5. Focus on Schools Within Your Academic Reach

You’ve likely heard of building a college list that includes "likely" (or "safety") schools, "level" schools, and "reach" schools.

This can be a helpful way to organize colleges on your list based on how our academic credentials match up with those of the average student at that college; however, don't get too caught up in the labels! This way of thought, while popular, can also do you a disservice by encouraging you to think that schools not in the “reach” category aren’t as valuable, and blinding you to more appropriate options.

Try to build your list by starting with schools within your academic reach and end with any remaining "reach" schools; you should allow yourself a “dream school” or two, but it’s best to build your list around "level" schools that will value all the incredible qualities you have to offer.

You can learn more about Likely/Level/and Reach schools here.

6. A College List of 8-10 is Enough

By the time September of your senior year rolls around, you should be prepared to whittle your list down to a workable number. A thorough and thoughtful list usually rests around no more than 8-10 colleges—which means you'd have no more than 8-10 applications to complete. 

You may get tempted to apply to even more colleges, especially if they offer quick* or easy-apply applications. Try to resist! The more applications you commit to, the harder it can be to stay on top of each. Applying to 8-10 colleges gives you more of a chance to present yourself in a compelling fashion to the schools that are most important to you!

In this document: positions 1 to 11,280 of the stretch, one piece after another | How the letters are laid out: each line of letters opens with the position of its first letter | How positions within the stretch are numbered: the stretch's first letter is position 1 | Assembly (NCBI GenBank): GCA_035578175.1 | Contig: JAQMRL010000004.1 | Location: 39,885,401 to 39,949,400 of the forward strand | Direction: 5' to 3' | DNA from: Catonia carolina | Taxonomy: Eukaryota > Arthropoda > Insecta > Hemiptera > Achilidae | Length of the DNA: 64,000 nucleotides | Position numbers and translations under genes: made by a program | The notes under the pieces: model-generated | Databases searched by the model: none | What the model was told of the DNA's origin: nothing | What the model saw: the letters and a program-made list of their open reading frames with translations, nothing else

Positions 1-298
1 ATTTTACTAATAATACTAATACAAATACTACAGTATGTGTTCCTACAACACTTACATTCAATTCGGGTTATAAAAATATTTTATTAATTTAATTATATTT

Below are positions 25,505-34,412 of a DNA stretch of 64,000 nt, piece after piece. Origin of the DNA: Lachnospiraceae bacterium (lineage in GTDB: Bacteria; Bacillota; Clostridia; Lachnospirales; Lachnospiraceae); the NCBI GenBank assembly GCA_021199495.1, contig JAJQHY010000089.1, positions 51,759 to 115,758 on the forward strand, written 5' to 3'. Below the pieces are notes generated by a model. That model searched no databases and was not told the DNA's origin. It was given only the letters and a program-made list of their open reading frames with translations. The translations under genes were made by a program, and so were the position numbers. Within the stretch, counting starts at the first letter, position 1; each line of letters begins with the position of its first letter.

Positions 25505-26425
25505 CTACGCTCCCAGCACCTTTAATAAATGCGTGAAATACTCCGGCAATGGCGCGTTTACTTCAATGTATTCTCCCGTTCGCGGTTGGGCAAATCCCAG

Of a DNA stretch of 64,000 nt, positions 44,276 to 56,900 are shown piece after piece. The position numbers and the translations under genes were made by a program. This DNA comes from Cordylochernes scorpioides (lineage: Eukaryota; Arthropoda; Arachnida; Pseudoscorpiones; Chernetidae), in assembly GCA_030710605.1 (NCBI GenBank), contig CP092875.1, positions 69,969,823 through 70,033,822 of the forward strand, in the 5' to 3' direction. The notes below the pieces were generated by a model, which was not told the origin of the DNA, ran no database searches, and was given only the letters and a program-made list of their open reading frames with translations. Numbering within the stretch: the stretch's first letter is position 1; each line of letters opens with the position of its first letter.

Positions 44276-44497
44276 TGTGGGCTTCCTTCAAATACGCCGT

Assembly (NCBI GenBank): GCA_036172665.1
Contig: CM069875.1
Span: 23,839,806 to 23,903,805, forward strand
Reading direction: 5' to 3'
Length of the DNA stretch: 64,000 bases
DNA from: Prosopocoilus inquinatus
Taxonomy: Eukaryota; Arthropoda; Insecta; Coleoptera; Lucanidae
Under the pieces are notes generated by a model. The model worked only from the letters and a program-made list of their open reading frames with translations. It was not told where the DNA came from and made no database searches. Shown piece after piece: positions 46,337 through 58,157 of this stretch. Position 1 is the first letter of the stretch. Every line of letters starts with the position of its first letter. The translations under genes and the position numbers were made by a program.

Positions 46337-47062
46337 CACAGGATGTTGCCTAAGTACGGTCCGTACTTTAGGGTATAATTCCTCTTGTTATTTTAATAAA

*What are some of these quick ways colleges can try to get you to apply? Some colleges might offer fee waivers for applications submitted online. Other colleges might recognize you as a “priority applicant” if you apply by a specific deadline. Others still will send you applications that are already filled out for you; you simply sign and return the form. Resist the temptation to add these schools to your list just because they made it easy for you! Most good things in life don’t come easy. We’re sure you’re rolling your eyes now after reading that, but it's true!

Start Your Search by Following Colleges Today!

If you're a Scoir student, take the first step by following a college today! Curating a list in Scoir is the simplest way to collaborate with those who support your college journey (like counselors and parents/guardians). View suggestions, chat about your options, add, delete, and continually utilize the My Colleges list until you have a sense of what fit looks like to you. Once you do start following colleges on Scoir, you can begin to receive custom recommendations from us, and unique communications from colleges based on your designated interests. Plus, you can take the whole Scoir experience on the go with our Scoir Mobile App.

There's no wrong way to start. Sign in today! 

Learn more about Scoir

Are you a student or family member hoping to learn more about how Scoir can help you with your college journey? Find out more here.